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How to Manage Buck Fever

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Buck fever is a common problem for many hunters, whether they’ll admit it or not. Here’s how to significantly reduce its effect.

by John M. Buol Jr.

Tales of buck fever pervade hunting literature. We’ve all heard the stories about hunters mounting their rifles and experiencing a “hundred pound trigger” because the safety was forgotten or about some poor schmuck running ammunition through the action, never firing a shot, left wondering how he could miss with an entire magazine. Even more common are handling foibles, such as raising an optically sighted firearm only to get “lost in the scope” and scan the landscape frantically. Of course, there is also plenty of just plain lousy shooting and missing at ridiculously-close animals and other “shoulda been easy” shots.

Most hunters have the ability to hit the vitals on big game but still miss reasonable shots in the field. Buck fever is a typical culprit. Avoiding the benchrest in favor of more realistic shooting usable in the field is a great way to eliminate buck fever.

In hindsight it always seems that obvious and simple mistakes are the culprit, even though the situation was thoroughly perplexing to the victim at the time. It is easy to chuckle at the downtrodden hunter’s fate and it is just as easy to convince ourselves that we would never mess up like that while in the calm of the gun shop, our den at home, when perched at the bench rest, or just shooting for fun without scored results or consequences for the shooting. However, buck fever victims likely felt the same way before it happened to them so wise hunter-shooters will acknowledge that buck fever does indeed exist, realize that nobody is completely immune and will do something about it before it happens to them. So, what is this “something” that we can do? What is buck fever and how can we beat it?

Buck Fever Defined

Buck fever is the hunter’s term for an extreme case of nerves. The hunt may have been planned months in advance and could be costing thousands of dollars. Even a hunt in your home state on local or personally-owned property will still have been anticipated since the end of last year’s season. Upon finally making it out into the field the hunter plays another waiting game that can go on for hours or days on end. Finding an elusive, suitable, or even trophy animal, much less harvesting one, is never a certainty.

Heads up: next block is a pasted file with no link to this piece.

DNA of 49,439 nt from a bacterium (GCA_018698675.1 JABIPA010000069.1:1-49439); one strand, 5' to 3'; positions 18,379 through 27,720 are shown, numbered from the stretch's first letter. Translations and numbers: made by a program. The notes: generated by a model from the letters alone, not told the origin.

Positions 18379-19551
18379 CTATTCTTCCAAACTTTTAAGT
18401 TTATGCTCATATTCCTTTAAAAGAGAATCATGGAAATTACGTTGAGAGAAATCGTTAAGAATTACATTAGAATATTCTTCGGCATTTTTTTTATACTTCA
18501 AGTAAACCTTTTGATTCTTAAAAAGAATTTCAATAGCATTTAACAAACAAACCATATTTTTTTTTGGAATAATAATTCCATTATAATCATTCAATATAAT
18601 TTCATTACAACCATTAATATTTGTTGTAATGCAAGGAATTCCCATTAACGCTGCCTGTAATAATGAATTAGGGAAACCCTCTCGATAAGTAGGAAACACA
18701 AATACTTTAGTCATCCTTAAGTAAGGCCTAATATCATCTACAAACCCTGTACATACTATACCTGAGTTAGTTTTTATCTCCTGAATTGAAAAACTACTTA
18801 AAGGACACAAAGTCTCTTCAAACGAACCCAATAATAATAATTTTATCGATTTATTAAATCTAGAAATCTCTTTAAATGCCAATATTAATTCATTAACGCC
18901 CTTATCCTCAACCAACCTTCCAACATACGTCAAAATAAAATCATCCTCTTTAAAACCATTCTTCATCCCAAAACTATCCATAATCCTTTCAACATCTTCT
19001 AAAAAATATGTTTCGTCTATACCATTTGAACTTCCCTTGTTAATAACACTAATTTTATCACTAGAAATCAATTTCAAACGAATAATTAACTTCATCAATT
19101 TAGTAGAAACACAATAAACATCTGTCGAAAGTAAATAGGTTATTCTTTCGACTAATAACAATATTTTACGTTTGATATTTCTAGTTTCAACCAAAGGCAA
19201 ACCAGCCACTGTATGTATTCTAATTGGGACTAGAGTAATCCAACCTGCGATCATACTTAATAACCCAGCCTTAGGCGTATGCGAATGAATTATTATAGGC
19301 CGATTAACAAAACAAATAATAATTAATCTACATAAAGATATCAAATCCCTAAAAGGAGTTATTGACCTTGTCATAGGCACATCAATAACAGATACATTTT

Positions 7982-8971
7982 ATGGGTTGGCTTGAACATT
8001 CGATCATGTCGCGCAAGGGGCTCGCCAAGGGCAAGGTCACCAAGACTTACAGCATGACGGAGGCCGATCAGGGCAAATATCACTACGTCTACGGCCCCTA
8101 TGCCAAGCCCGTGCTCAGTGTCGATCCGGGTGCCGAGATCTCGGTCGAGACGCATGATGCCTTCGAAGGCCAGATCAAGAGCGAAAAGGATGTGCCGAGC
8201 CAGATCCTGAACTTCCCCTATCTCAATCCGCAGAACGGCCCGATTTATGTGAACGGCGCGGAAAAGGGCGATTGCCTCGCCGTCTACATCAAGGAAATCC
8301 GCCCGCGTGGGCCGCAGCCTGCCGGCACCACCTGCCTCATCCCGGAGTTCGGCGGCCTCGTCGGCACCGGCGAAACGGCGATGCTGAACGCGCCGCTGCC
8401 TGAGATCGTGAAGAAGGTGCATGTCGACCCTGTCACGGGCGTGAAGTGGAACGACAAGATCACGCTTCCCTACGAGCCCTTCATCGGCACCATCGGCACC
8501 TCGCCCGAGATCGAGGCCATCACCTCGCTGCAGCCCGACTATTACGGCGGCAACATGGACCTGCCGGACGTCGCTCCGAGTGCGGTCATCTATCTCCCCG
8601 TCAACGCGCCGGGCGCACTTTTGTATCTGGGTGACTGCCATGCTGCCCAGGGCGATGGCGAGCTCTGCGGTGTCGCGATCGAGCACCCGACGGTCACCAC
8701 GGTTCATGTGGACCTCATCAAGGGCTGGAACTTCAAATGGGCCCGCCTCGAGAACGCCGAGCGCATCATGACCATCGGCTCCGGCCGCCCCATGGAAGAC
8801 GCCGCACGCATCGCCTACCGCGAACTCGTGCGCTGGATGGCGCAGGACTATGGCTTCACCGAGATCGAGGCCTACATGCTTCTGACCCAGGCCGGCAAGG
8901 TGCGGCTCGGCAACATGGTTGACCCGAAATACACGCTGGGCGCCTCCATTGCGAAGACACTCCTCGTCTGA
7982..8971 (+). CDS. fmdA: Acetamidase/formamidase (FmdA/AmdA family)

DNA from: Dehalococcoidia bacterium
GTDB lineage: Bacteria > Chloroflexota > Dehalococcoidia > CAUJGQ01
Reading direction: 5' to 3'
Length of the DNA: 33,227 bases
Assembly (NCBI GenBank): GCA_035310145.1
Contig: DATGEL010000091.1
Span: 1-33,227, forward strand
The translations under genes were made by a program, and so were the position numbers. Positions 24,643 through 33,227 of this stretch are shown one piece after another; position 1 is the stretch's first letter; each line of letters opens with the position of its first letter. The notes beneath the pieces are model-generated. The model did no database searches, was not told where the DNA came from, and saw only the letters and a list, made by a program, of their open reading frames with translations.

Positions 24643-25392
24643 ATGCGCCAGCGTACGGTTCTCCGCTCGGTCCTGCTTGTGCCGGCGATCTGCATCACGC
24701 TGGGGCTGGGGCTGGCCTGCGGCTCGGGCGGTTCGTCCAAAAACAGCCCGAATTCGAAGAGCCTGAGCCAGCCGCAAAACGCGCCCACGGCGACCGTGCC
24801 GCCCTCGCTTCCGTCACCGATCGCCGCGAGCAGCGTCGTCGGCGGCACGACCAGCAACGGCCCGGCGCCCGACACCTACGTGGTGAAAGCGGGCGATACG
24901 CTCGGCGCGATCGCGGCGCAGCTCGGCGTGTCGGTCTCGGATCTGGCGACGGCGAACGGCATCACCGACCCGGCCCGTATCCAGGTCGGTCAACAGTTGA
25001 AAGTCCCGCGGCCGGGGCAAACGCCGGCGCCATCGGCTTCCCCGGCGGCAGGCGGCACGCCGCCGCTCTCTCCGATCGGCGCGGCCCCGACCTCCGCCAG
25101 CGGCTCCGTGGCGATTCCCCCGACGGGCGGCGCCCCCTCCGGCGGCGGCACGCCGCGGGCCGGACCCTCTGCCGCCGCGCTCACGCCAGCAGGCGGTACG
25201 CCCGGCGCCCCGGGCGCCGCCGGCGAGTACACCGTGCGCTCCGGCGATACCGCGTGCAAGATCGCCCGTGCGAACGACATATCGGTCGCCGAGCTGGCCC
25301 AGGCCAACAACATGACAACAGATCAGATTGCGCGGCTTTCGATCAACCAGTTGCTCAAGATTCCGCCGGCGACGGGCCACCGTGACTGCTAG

After long last, our intrepid hunter locates his mark. Days of eager anticipation will be decided by the actions taken in the next handful of seconds. There is no “do over” in hunting, just one chance and a limited amount of time to make it all happen. Failure means going home empty handed to start the cycle of waiting all over again. It’s do or die, “I have to make this shot!”

Any form of competition shooting, even against bullseyes, helps inure you against stress and reduces buck fever when hunting. Failing that, basic position shooting practice is more realistic than any bench rest shooting. For the hunter, shoot your hunting rifle in clothes you hunt in and add a simple mat or pad for comfort as needed.

If you have a hard time understanding why the forgoing might excite someone you probably have never been hunting. Many hunters have stated this thrill of the experience is a primary reason why they continue to venture afield. However, the factors that make this experience exhilarating can become overwhelming. Learning how to deal with this excitement consistently is the challenge.

So how can a hunter prepare? One offered solution is earning raw experience, that is, to overcome buck fever the hunter should just go hunting more. That’s like telling the new parachutist to just keep jumping until they get it right. True, some of the negative effects of anxiety will eventually be lessened with experience but making a mistake can prove more costly than the value of the experience gained.

Learning to shoot around obstacles is a part of field shooting and doing so on the range helps avoid buck fever.

Big game hunting opportunities are becoming more expensive and harder to come by. The only way most of us can extend the days of hunting we’re allowed in our home state is to travel abroad. Even hunting in a neighboring state can increase costs exponentially. Purchasing a license in a state you don’t reside can be three to ten times more expensive than a resident license. In addition to the increased purchase cost, obtaining this license may also require taking and passing a hunter safety class in person or online, costing additional money and time. And the license will likely be the least expensive part after we add additional travel and lodging expenses. This added expense and trouble will only exacerbate the anxiety. Hard-won experience should be earned before the hunt begins and the hunter should be checked out before taking the field, especially on a once-in-a-lifetime hunt.